The first modem modules for Handspring Visors were poorly designed boxes that hung out over the edge of the module slot. CardAccess's Wristband Thinmodem is the first to fit completely inside the slot--you can even put the faceplate on with the modem inside (although you'll have to remove it to connect).
The 56K modem beeps twice to let you know it's been properly inserted, and the handy quick-start guide walks you through the installation and configuration steps. We were able to remotely connect to our home PC by dialing into our system's modem and then synching up with the files at home.
The Internet access configuration took a few more steps, requiring minor configurations for our MSN account (adding "MSN/" to our login name). Note that because AOL and Compuserve use proprietary browsers, users of these ISPs can only connect to these accounts for checking e-mail, not browsing the Web. The required registration for the BrowseIt software took an annoying number of steps, and we had to enter our username and password several times--no minor request when using Graffiti.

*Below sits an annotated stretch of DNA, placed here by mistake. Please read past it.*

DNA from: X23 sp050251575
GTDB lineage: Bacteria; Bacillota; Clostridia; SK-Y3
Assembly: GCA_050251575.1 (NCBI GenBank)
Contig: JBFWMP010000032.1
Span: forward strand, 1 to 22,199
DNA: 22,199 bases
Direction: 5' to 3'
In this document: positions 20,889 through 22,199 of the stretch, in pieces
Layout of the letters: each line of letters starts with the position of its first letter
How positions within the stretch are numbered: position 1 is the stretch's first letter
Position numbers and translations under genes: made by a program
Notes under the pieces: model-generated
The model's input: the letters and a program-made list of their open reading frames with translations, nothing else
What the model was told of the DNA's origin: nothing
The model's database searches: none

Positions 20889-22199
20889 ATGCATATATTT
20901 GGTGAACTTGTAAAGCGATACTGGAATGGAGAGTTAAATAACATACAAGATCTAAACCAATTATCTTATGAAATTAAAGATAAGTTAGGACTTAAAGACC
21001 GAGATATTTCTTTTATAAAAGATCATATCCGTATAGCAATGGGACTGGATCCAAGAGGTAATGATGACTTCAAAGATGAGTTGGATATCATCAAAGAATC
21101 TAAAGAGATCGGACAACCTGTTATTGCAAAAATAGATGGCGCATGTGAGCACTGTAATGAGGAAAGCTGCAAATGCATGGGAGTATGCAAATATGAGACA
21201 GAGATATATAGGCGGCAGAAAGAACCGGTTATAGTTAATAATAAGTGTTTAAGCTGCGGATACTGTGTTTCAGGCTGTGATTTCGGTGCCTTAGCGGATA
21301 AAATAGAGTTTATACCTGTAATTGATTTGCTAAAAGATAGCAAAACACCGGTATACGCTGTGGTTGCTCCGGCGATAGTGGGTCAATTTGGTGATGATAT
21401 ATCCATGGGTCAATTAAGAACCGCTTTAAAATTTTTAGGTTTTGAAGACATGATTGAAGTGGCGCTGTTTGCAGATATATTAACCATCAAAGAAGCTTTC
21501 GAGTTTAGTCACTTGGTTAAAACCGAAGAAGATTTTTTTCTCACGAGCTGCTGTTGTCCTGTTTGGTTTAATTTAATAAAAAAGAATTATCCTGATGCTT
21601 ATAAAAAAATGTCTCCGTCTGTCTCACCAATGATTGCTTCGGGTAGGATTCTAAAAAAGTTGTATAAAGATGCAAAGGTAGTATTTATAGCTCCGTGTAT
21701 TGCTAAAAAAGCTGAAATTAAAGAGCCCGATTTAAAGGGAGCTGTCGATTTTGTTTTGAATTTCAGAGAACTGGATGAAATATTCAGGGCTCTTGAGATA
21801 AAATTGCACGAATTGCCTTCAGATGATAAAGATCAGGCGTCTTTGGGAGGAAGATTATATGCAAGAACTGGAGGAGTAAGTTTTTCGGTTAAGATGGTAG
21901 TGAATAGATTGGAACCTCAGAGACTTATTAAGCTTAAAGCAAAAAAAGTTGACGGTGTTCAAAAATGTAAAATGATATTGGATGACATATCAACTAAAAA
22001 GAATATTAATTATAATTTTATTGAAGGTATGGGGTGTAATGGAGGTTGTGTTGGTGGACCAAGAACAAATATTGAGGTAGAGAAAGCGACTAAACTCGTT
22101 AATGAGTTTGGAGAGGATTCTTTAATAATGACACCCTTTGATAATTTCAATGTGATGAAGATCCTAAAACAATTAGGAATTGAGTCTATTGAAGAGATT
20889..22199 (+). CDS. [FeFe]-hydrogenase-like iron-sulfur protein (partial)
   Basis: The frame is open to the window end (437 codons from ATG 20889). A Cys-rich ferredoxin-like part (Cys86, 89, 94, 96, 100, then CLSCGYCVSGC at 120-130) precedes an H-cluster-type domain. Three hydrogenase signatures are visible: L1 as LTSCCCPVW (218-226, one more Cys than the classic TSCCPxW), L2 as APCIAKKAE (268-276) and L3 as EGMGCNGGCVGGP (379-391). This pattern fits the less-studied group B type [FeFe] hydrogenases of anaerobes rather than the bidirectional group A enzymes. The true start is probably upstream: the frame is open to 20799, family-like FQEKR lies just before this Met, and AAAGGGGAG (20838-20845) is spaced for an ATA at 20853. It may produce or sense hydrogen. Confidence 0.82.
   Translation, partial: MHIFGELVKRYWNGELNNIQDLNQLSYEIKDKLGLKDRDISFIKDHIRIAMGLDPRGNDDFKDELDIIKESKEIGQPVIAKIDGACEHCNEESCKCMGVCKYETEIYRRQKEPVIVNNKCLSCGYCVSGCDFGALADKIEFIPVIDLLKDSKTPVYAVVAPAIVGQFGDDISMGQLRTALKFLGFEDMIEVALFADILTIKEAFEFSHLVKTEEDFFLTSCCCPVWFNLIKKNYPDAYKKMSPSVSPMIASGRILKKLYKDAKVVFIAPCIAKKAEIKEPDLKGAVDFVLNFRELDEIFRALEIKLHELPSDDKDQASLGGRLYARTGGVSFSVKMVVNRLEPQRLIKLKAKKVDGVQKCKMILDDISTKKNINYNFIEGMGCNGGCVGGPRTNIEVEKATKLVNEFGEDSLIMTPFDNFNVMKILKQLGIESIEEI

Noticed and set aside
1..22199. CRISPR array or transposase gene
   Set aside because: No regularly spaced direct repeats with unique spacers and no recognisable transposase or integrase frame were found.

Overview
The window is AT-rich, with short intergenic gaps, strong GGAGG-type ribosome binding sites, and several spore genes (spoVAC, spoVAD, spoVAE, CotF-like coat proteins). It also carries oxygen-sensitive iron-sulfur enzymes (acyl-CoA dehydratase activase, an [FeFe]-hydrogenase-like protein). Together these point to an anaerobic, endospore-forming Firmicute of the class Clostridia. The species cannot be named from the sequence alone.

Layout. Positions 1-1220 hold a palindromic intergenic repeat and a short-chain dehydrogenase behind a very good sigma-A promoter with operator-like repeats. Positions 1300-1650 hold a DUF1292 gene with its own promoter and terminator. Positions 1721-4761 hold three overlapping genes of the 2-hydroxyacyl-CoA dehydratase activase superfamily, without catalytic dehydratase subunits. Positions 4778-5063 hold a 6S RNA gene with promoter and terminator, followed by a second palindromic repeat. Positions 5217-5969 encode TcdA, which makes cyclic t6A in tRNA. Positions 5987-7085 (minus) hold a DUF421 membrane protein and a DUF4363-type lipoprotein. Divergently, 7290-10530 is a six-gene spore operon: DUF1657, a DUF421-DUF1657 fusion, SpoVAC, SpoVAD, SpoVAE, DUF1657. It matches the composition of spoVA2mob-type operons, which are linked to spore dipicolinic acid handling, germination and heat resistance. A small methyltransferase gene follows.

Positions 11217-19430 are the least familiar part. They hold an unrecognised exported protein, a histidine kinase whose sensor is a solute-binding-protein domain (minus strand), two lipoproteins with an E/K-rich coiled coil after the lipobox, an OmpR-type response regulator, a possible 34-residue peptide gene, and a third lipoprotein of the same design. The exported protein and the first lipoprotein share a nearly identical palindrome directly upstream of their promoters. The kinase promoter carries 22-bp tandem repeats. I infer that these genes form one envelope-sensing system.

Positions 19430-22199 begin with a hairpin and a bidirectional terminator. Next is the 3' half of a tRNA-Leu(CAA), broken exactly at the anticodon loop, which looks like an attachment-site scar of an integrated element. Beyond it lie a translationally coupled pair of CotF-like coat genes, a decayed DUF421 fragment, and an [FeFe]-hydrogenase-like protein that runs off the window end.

But with other ISPs, Web browsing is similar to that on a PC. You can click through the bookmarks (and edit them) or open sites by entering URLs. We didn't have any problems opening our favorite sites (other than not being able to see the entire site at once).
The Adaptive Power Management of the Thinmodem promises three times the battery life of competitors' modems. While we didn't compare this modem to others, it still drained our Visor's batteries noticeably when connected to the Net.
With the limited screen size of the Visor and the battery drain, the Thinmodem is best used as a remote synch-up utility and e-mail client, allowing you to view messages and content offline.
The Thinmodem isn't the cheapest module you can find for your Visor, but it's definitely one of the handiest. --J. Curtis
- Fast browsing and synchronization
- Compact design
- Have to register before using browser
- Sucks battery life while connected